Never ever, of course, make the mistake of putting anything up (further inside the plane) from where you’re seated. I have done this once. The second the plane comes to a stop, the aforementioned 200 people with their stuff block all routes inside the plane. You’ll have to wait until every single one of them is out to get your stuff.

Air travel is irritating in many ways. I sometimes think airports and airlines do their utmost to piss the hell out of you. Of course it all starts with the check in, which you have to do yourself. Twice, once at some machine where you have to enter your ticket number. This number is printed as small as they can get away with. A few thousand years ago somebody invented the brilliant idea of leaving spaces, dots or commas every three digits when the number is long. So you can read it. This novelty has not reached the air industry yet so now you have to decipher an endless and meaningless number and punch it into an unresponsive touch panel, where the digit appears just as you pressed it a second time as you were beginning to think it did not register the first time.

Once you have overcome this hurdle, there is a woman stopping you to see if you have done what you have just done. She will then let you pass to queue a third time, where with luck there will be a human being to take your luggage. If not, there is a machine to do this. Next time you travel with SN Brussels just count how many of their employees stand there talking with each other, apparently doing nothing, whilst long queues of unfortunate SN Brussels passengers struggle through the various steps I just described.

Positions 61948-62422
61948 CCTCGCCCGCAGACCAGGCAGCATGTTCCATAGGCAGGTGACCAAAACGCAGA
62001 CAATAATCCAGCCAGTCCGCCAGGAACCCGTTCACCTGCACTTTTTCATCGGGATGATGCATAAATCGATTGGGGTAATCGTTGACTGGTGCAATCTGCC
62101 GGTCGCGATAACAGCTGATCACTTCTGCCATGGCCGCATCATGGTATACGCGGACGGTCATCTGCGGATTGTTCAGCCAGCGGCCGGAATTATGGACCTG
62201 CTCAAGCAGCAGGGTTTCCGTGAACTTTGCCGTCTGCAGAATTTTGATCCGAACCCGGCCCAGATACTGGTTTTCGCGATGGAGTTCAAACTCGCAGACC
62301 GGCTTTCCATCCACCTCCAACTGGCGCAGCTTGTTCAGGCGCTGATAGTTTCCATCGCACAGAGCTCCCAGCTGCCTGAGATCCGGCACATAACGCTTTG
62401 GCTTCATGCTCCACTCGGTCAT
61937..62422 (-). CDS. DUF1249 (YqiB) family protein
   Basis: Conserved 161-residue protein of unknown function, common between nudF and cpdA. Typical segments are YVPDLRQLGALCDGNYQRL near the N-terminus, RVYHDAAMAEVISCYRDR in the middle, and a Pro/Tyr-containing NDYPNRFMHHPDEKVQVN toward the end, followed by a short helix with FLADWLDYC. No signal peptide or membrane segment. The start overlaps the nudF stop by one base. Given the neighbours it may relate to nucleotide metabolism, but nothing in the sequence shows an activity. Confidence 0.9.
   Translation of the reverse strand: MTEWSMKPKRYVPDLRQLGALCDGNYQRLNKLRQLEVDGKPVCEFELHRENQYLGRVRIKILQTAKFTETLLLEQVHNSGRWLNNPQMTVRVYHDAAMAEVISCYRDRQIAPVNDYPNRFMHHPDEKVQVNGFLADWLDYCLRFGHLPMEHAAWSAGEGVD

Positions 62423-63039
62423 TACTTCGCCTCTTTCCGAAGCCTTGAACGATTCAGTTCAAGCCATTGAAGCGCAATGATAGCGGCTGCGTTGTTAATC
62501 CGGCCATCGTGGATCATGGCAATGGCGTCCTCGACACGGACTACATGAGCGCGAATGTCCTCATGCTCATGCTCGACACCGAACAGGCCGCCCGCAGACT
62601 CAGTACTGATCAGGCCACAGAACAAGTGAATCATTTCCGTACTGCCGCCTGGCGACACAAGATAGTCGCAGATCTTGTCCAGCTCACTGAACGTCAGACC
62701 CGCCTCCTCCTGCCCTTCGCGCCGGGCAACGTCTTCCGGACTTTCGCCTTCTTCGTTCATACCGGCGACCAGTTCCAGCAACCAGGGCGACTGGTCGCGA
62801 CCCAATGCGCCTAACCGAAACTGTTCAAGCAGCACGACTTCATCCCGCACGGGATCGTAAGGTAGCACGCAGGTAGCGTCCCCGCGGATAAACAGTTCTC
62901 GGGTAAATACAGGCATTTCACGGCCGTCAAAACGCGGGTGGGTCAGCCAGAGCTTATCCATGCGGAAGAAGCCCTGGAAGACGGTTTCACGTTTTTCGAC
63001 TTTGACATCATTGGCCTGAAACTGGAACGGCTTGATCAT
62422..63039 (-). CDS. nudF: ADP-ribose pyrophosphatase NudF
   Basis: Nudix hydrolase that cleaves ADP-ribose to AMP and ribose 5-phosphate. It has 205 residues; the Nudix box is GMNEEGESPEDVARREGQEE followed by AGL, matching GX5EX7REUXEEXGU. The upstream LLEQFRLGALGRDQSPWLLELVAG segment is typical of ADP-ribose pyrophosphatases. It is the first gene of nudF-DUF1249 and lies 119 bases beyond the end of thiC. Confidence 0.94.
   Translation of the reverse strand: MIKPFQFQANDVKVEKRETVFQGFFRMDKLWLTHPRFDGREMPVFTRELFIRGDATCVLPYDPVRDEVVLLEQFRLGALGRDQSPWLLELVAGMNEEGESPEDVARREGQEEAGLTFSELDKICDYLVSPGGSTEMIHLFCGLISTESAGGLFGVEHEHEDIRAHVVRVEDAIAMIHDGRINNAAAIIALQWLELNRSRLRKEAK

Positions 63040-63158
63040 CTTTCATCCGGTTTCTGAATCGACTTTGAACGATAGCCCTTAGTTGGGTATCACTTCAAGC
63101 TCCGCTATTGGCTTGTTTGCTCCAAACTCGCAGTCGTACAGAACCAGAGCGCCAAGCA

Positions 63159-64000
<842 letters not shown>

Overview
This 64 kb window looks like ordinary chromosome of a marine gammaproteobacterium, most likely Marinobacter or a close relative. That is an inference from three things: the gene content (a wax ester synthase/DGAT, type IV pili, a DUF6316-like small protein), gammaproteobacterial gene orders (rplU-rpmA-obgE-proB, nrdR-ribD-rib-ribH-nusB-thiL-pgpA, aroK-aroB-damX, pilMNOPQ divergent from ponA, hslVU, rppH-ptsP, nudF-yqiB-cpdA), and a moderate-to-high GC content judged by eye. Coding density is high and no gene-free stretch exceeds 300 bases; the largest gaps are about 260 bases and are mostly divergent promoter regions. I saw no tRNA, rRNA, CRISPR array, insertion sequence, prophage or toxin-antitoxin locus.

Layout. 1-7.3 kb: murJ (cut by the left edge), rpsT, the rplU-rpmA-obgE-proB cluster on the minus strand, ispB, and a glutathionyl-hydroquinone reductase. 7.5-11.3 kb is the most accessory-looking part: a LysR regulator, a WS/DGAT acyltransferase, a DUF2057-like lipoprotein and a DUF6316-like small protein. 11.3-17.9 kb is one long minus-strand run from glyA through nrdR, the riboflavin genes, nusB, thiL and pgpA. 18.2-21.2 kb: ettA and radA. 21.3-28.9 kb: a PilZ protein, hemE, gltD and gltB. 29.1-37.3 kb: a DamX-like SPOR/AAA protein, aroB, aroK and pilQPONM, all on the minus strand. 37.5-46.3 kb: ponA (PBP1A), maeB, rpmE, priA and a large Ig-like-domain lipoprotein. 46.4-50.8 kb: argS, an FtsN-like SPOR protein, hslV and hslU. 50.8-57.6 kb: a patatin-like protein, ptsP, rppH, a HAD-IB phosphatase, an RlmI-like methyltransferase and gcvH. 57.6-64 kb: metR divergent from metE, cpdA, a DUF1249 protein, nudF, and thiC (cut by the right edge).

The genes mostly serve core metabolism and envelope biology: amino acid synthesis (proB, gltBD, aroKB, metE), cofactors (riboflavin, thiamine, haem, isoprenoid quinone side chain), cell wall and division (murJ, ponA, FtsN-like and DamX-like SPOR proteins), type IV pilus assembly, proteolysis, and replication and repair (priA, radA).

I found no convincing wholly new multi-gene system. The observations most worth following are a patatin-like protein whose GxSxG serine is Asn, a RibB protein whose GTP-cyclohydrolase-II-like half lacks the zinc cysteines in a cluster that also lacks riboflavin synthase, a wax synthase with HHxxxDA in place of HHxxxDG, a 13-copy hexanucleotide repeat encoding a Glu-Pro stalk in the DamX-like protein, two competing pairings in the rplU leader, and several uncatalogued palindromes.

Inside the plane, a woman is telling you in four languages – all of which you understand – that the plane is going to the city you’re going to. Which is redundant information. It would be more interesting if she would say something like: “their passengers, you may be thinking we are going to Rome (for instance) but this is absolutely not the case. The pilot has opted for Barcelona today.” 

Then the pilot comes on and explains something loud and clear and long in a language you do not understand. Then he switches to English and whispers something short you cannot quite catch. After all this, you can sit back and relax, and remember you’re on holiday.

Maarten van Leeuwen
Group Managing Director

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Where do you put your carry-on luggage?

Where do you put your carry-on luggage?